2019 Fall Contest Winner: Traditional Form—2nd Place, Blank Verse

The Prince: First Anniversary

by Carolyn Martin

She will not let it go: her narrative

about shape-shifting steeds and bullying

step-relatives. I’ve begged her to delete

the past and re-compose her life. I can’t,

she turns her back on me. Not now. Not yet.

The fact is she electrified that night.

The metaphor of lightning strikes? They pale.

Only later did I see raw skin hiding

up her sleeves and relentless darting eyes.

They intimated there was work to do

and Heaven knows how hard I’ve tried. I block

her charging down the stairs to get the door.

I squeeze her hand beneath the tablecloth

so she won’t clear the plates. I beg her not

to polish silverware or bow to maids.

You embarrass me, she fires back, and claims

I live in rampant idleness. I hold

her eyes with mine and wonder where she lives.

Each morning when she sneaks out of our bed

to stoke a fire or check deliveries,

I ransack every room. I need to find

those glass-blown shoes that sealed our wedding vows.

She’s hidden them like secrets that can’t bear

to face themselves. I’ll walk them door-to-door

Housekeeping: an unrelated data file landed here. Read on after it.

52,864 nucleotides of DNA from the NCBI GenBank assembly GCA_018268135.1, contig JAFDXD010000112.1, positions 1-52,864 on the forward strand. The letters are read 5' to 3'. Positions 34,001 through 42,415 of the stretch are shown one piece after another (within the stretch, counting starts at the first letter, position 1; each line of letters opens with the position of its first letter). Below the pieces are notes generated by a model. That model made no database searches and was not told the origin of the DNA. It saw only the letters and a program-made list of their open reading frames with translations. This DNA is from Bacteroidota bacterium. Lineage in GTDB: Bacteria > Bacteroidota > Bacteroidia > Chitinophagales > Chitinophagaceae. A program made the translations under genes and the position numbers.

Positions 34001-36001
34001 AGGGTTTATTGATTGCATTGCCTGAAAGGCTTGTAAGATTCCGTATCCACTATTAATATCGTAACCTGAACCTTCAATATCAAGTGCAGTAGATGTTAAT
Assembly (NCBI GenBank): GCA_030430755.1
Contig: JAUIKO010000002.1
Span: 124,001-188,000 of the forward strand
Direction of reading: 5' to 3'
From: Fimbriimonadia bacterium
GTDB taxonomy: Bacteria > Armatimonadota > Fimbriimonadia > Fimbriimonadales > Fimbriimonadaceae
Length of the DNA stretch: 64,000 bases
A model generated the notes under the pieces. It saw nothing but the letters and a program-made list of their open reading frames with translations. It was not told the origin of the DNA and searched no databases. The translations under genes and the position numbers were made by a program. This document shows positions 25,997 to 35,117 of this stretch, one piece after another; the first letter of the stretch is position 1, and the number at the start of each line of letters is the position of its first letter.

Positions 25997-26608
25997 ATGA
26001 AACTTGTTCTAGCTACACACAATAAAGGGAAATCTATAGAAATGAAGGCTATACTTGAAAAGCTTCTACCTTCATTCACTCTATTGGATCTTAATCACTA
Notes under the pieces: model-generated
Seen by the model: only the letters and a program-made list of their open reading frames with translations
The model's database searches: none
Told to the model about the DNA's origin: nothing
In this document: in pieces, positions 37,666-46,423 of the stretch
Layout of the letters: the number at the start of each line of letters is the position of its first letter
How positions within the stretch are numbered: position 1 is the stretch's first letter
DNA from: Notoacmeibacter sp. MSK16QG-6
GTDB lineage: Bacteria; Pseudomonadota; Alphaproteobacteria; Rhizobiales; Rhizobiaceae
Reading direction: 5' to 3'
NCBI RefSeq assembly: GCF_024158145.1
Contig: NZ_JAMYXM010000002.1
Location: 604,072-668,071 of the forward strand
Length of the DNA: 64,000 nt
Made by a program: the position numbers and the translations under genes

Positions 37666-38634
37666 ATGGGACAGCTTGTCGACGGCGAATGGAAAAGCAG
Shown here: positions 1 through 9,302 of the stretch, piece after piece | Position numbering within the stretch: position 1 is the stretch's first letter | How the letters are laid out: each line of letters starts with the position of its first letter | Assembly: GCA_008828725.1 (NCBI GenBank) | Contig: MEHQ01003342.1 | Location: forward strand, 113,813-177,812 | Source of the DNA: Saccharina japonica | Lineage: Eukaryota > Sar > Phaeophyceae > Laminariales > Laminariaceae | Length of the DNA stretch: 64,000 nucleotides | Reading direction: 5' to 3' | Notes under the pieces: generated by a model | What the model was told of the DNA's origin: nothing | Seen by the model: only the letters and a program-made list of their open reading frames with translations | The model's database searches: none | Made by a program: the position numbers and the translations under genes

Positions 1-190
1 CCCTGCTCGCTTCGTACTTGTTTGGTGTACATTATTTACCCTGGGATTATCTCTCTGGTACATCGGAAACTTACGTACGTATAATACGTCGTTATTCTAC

through every street of nearby neighborhoods.

Perhaps they were designed for someone else.

Judge’s comments

The savvy voice and the strong yet subtle meter really serve this satisfying poem. The poem trusts the meter to not be a stricture but to lead where it will. In addition, sharp images help propel the narrative. As a reader, while I was never sure where I was headed, I was absolutely along for the adventure.

John Morrison

Poet bio

From associate professor of English to management trainer to retiree, Carolyn Martin has published poems and book reviews in journals throughout North America and the U.K. Her fourth collection, A Penchant for Masquerades, was released by Unsolicited Press in 2019. She is currently the poetry editor of Kosmos Quarterly: journal for global transformation. Find out more about Carolyn at www.carolynmartinpoet.com.

1 thought on “2019 Fall Contest Winner: Traditional Form—2nd Place, Blank Verse”

  1. I love this.
    The first time, I read it without looking at the title. I was confused and went back. When I saw the title, that told the story.
    I read it again, studied the judge’s notes, then read it out loud.
    A fantastic piece of work.

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